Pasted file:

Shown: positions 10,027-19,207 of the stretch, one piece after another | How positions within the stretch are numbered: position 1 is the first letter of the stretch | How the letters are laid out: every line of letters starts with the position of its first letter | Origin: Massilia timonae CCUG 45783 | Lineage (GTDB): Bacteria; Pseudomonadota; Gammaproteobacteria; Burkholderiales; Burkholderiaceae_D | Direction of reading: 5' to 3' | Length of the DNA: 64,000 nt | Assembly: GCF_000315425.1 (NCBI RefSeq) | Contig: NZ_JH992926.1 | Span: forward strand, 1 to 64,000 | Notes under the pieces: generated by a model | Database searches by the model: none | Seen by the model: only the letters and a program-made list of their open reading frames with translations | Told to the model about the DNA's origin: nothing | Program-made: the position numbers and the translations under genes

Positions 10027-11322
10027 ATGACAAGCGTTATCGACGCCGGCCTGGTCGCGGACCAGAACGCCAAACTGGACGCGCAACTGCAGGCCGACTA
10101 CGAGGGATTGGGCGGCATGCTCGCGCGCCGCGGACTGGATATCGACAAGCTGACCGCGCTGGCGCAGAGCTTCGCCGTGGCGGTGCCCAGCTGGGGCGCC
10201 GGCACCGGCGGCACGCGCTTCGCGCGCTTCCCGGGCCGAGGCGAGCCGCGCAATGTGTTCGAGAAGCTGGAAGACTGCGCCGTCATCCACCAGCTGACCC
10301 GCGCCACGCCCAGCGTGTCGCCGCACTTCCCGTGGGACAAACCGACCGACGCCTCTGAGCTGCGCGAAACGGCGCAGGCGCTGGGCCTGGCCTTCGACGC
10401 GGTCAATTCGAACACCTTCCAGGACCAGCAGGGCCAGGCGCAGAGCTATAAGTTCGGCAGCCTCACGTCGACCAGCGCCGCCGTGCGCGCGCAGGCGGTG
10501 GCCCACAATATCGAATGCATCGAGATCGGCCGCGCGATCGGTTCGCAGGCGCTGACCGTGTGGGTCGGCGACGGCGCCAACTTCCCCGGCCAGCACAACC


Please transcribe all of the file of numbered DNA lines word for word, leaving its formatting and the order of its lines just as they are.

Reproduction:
Shown: positions 10,027-19,207 of the stretch, one piece after another | How positions within the stretch are numbered: position 1 is the first letter of the stretch | How the letters are laid out: every line of letters starts with the position of its first letter | Origin: Massilia timonae CCUG 45783 | Lineage (GTDB): Bacteria; Pseudomonadota; Gammaproteobacteria; Burkholderiales; Burkholderiaceae_D | Direction of reading: 5' to 3' | Length of the DNA: 64,000 nt | Assembly: GCF_000315425.1 (NCBI RefSeq) | Contig: NZ_JH992926.1 | Span: forward strand, 1 to 64,000 | Notes under the pieces: generated by a model | Database searches by the model: none | Seen by the model: only the letters and a program-made list of their open reading frames with translations | Told to the model about the DNA's origin: nothing | Program-made: the position numbers and the translations under genes

Positions 10027-11322
10027 ATGACAAGCGTTATCGACGCCGGCCTGGTCGCGGACCAGAACGCCAAACTGGACGCGCAACTGCAGGCCGACTA
10101 CGAGGGATTGGGCGGCATGCTCGCGCGCCGCGGACTGGATATCGACAAGCTGACCGCGCTGGCGCAGAGCTTCGCCGTGGCGGTGCCCAGCTGGGGCGCC
10201 GGCACCGGCGGCACGCGCTTCGCGCGCTTCCCGGGCCGAGGCGAGCCGCGCAATGTGTTCGAGAAGCTGGAAGACTGCGCCGTCATCCACCAGCTGACCC
10301 GCGCCACGCCCAGCGTGTCGCCGCACTTCCCGTGGGACAAACCGACCGACGCCTCTGAGCTGCGCGAAACGGCGCAGGCGCTGGGCCTGGCCTTCGACGC
10401 GGTCAATTCGAACACCTTCCAGGACCAGCAGGGCCAGGCGCAGAGCTATAAGTTCGGCAGCCTCACGTCGACCAGCGCCGCCGTGCGCGCGCAGGCGGTG
10501 GCCCACAATATCGAATGCATCGAGATCGGCCGCGCGATCGGTTCGCAGGCGCTGACCGTGTGGGTCGGCGACGGCGCCAACTTCCCCGGCCAGCACAACC